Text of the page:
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David Horst
Federal University of Rio Grande do Sul
  1. How Reasoning Aims at Truth.David Horst - 2021 - Noûs 55 (1):221-241.
    Many hold that theoretical reasoning aims at truth. In this paper, I ask what it is for reasoning to be thus aim-directed. Standard answers to this question explain reasoning’s aim-directedness in terms of intentions, dispositions, or rule-following. I argue that, while these views contain important insights, they are not satisfactory. As an alternative, I introduce and defend a novel account: reasoning aims at truth in virtue of being the exercise of a distinctive kind of cognitive power, one that, unlike ordinary (...)
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  2. Is Epistemic Competence a Skill?David Horst - forthcoming - Australasian Journal of Philosophy.
    Many virtue epistemologists conceive of epistemic competence on the model of skill —such as archery, playing baseball, or chess. In this paper, I argue that this is a mistake: epistemic competences and skills are crucially and relevantly different kinds of capacities. This, I suggest, undermines the popular attempt to understand epistemic normativity as a mere special case of the sort of normativity familiar from skilful action. In fact, as I argue further, epistemic competences resemble virtues rather than skills—a claim that (...)
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  3.  69
    In Defense of Constitutivism About Epistemic Normativity.David Horst - forthcoming - Pacific Philosophical Quarterly.
    Epistemic constitutivism (EC) holds that the nature of believing is such that it gives rise to a standard of correctness and that other epistemic normative notions (e.g., reasons for belief) can be explained in terms of this standard. If defensible, this view promises an attractive and unifying account of epistemic normativity. However, EC faces a forceful objection: that constitutive standards of correctness are never enough for generating normative reasons. This paper aims to defend EC in the face of this objection. (...)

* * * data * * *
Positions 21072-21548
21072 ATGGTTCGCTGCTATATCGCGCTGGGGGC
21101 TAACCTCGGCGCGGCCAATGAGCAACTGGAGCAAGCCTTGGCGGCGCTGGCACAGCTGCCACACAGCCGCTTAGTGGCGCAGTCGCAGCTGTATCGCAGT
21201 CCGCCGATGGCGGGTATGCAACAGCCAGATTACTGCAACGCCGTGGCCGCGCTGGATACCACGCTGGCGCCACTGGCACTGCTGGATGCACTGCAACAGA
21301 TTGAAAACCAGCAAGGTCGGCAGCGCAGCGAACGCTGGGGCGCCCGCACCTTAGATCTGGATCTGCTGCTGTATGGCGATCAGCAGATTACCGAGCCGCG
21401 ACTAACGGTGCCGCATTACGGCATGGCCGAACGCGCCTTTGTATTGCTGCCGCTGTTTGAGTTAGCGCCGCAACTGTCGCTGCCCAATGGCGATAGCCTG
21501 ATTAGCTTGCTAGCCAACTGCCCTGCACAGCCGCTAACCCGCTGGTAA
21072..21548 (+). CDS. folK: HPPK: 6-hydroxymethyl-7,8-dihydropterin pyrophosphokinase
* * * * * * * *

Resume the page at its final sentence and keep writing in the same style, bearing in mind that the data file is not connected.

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    Absichtliches Handeln.David Horst - 2012 - Mentis.
    In this book, I offer an account of intentional action. The book has two main parts: in the first part, I discuss and criticize the currently prevailing account of intentional action—the Causal Theory of Action (CTA)—and, in the second part, I offer my alternative account. The CTA proposes essentially two conditions for something that you do to be an intentional action: (1) what you do is represented by your intention (or other mental attitudes), and (2) it is caused by your (...)
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  5.  92
    Enkratic Agency.David Horst - 2017 - European Journal of Philosophy 25 (1):47-67.
    An enkratic agent is someone who intends to do A because she believes she should do A. Being enkratic is usually understood as something rationality requires of you. However, we must distinguish between different conceptions of enkratic rationality. According to a fairly common view, enkratic rationality is solely a normative requirement on agency: it tells us how agents should think and act. However, I shall argue that this normativist conception of enkratic rationality faces serious difficulties: it makes it a mystery (...)
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  6. Actions and Accidents.David Horst - 2015 - Canadian Journal of Philosophy 45 (3):300-325.
    In acting intentionally, it is no accident that one is doing what one intends to do. In this paper, I ask how to account for this non-accidentality requirement on intentional action. I argue that, for systematic reasons, the currently prevailing view of intentional action – the Causal Theory of Action – is ill-equipped to account for it. I end by proposing an alternative account, according to which an intention is a special kind of cause, one to which it is essential (...)
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  7.  39
    Introduction: Special Issue on Agency and Rationality.Sergio Tenenbaum & David Horst - 2018 - Manuscrito 41 (4).
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  8. Gute Gründe. Eine kritische Auseinandersetzung mit der realistischen Auffassung von Handlungsgründen.David Horst - 2015 - In J. Müller J. Kertscher (ed.), Lebensform und Praxisform. Paderborn, Deutschland:
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  9.  34
    Schwerpunkt: Praktisches Wissen.Andrea Kern & David Horst - 2013 - Deutsche Zeitschrift für Philosophie 61 (3):353-356.
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  10.  27
    Handlungen, Absichten Und Praktisches Wissen.David Horst - 2013 - Deutsche Zeitschrift für Philosophie 61 (3):373-386.
    In this paper, I argue that in order to understand intentional action we have to understand a distinctive kind of practical knowledge - knowledge that is the cause of what it represents. To do so, I begin by identifying two requirements for an adequate understanding of intentional action: someone who acts intentionally has an intention that is the cause of her action; someone who acts intentionally knows what she is doing. My aim is to show that a theory of intentional (...)
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